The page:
And missed, when absent.
It is perfectly possible that the buyers Jeep is hoping to attract – an affluent clientele by definition when we are talking about a rig that starts at more than $90k – will prefer the sounds of silence, or nearly so. But some of us will mourn the loss of the grand sound that used to come standard with a Kahuna such as this.
What you’ve got here is more Grand Wagoneer.
Almost exactly a foot more – in terms of length (226.7 inches vs. 214.7 for the standard wheelbase version) and more space (for cargo) behind the third row, which increases to 44.2 cubic feet vs. 27.4 in the standard-wheelbase Grand Wagoneer.
Total available cargo capacity in the L is 112.9 cubic feet (vs. 94.2 in the standard-wheelbase Grand Wagoneer.
This is not as much space as some of the others in the class, including most notably the long-wheelbase version of the Cadillac Escalade, the ESV – which boasts 142.8 cubic feet of total capacity. But then, the ESV is essentially a Chevy Suburban – not that there’s anything wrong with that. And while the ESV has more space, it also has only 420 horsepower, 4WD isn’t standard, it can’t pull more than 8,000 lbs. and you have to pay extra to get massaging seats.
But what make this Jeep grand is the passenger space you’ll find in the third row, including 36.6 inches of legroom, which is comparable to the second row legroom typical in most mid-sized luxury cars. There’s space for your head, too – 38.5 inches – which means all but the over-six-footers won’t need to sit hunched over. Most of the SUVs in this class tout 7-8 passenger capacity but this one has capacity for 7-8 adults.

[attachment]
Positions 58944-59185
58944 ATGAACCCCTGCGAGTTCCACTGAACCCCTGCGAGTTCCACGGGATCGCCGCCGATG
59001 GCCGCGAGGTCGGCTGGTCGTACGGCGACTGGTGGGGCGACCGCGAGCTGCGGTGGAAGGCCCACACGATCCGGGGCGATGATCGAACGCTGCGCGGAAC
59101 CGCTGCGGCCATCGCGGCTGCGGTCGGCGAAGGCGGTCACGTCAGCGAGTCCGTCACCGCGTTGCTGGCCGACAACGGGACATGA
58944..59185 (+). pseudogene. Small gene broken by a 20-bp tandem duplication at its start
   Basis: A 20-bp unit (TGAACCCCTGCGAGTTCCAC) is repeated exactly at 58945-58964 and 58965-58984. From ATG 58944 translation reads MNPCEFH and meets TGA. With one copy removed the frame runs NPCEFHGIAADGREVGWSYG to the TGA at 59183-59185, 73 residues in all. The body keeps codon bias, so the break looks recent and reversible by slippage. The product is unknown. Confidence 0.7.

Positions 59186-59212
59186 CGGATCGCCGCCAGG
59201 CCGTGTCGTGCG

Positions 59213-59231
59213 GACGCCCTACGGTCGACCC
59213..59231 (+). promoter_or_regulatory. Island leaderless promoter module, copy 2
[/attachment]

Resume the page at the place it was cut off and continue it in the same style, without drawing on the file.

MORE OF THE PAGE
With the second and third rows down, you can also fit a 4×8 sheet of plywood in the back.
You do not pay extra for four-zone climate control, power adjustable pedals or those massaging seats. The handful of options include a rearseat entertainment system, a front passenger touchscreen and whether to swap out the standard second row captain’s chairs for a three-across bench.
If you visit the Stellantis media site (Stellantis is the corporation that owns the Jeep, Dodge, Ram and Chrysler brands) you will notice information about the Wagoneer is listed separately, away from Jeeps. And if you look at the Wagoneer, you will notice there are few indications – via badging – that is a Jeep. Not that there’s anything wrong with Jeeps. But the Wagoneer is, well, grand – and so it stands apart.
Stellantis apparently intend to do exactly that with this ultimate Jeep – this Kahuna – by establishing Wagoneer as a luxury sub-brand, to reflect the fact that by any standard, it is just as grand as any luxury-branded large SUV.
The Bottom Line
There are some other large SUVs.
But this one’s the Kahuna.
. . .